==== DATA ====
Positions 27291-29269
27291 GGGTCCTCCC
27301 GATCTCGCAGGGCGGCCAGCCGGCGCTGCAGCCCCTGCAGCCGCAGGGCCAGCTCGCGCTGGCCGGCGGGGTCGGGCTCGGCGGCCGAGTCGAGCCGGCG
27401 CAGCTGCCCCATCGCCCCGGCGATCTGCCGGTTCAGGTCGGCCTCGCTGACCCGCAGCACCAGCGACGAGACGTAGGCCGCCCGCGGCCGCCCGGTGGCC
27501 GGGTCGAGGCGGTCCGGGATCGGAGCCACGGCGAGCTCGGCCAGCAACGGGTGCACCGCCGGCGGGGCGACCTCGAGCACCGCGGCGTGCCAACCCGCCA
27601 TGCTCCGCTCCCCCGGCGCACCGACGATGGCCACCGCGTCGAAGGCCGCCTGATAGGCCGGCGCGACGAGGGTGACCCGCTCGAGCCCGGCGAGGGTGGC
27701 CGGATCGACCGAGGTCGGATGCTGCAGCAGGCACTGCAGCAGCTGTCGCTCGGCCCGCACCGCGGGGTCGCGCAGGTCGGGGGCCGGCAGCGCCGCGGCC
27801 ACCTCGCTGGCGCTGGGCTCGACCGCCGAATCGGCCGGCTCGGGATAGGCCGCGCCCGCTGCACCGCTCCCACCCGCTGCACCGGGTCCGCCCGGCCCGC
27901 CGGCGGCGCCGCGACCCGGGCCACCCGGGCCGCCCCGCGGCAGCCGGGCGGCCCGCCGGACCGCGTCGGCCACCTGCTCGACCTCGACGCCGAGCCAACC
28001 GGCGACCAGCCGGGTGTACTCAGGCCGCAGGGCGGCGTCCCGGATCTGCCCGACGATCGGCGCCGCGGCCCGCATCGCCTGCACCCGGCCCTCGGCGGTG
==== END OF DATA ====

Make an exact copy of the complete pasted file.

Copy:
Positions 27291-29269
27291 GGGTCCTCCC
27301 GATCTCGCAGGGCGGCCAGCCGGCGCTGCAGCCCCTGCAGCCGCAGGGCCAGCTCGCGCTGGCCGGCGGGGTCGGGCTCGGCGGCCGAGTCGAGCCGGCG
27401 CAGCTGCCCCATCGCCCCGGCGATCTGCCGGTTCAGGTCGGCCTCGCTGACCCGCAGCACCAGCGACGAGACGTAGGCCGCCCGCGGCCGCCCGGTGGCC
27501 GGGTCGAGGCGGTCCGGGATCGGAGCCACGGCGAGCTCGGCCAGCAACGGGTGCACCGCCGGCGGGGCGACCTCGAGCACCGCGGCGTGCCAACCCGCCA
27601 TGCTCCGCTCCCCCGGCGCACCGACGATGGCCACCGCGTCGAAGGCCGCCTGATAGGCCGGCGCGACGAGGGTGACCCGCTCGAGCCCGGCGAGGGTGGC
27701 CGGATCGACCGAGGTCGGATGCTGCAGCAGGCACTGCAGCAGCTGTCGCTCGGCCCGCACCGCGGGGTCGCGCAGGTCGGGGGCCGGCAGCGCCGCGGCC
27801 ACCTCGCTGGCGCTGGGCTCGACCGCCGAATCGGCCGGCTCGGGATAGGCCGCGCCCGCTGCACCGCTCCCACCCGCTGCACCGGGTCCGCCCGGCCCGC
27901 CGGCGGCGCCGCGACCCGGGCCACCCGGGCCGCCCCGCGGCAGCCGGGCGGCCCGCCGGACCGCGTCGGCCACCTGCTCGACCTCGACGCCGAGCCAACC
28001 GGCGACCAGCCGGGTGTACTCAGGCCGCAGGGCGGCGTCCCGGATCTGCCCGACGATCGGCGCCGCGGCCCGCATCGCCTGCACCCGGCCCTCGGCGGTG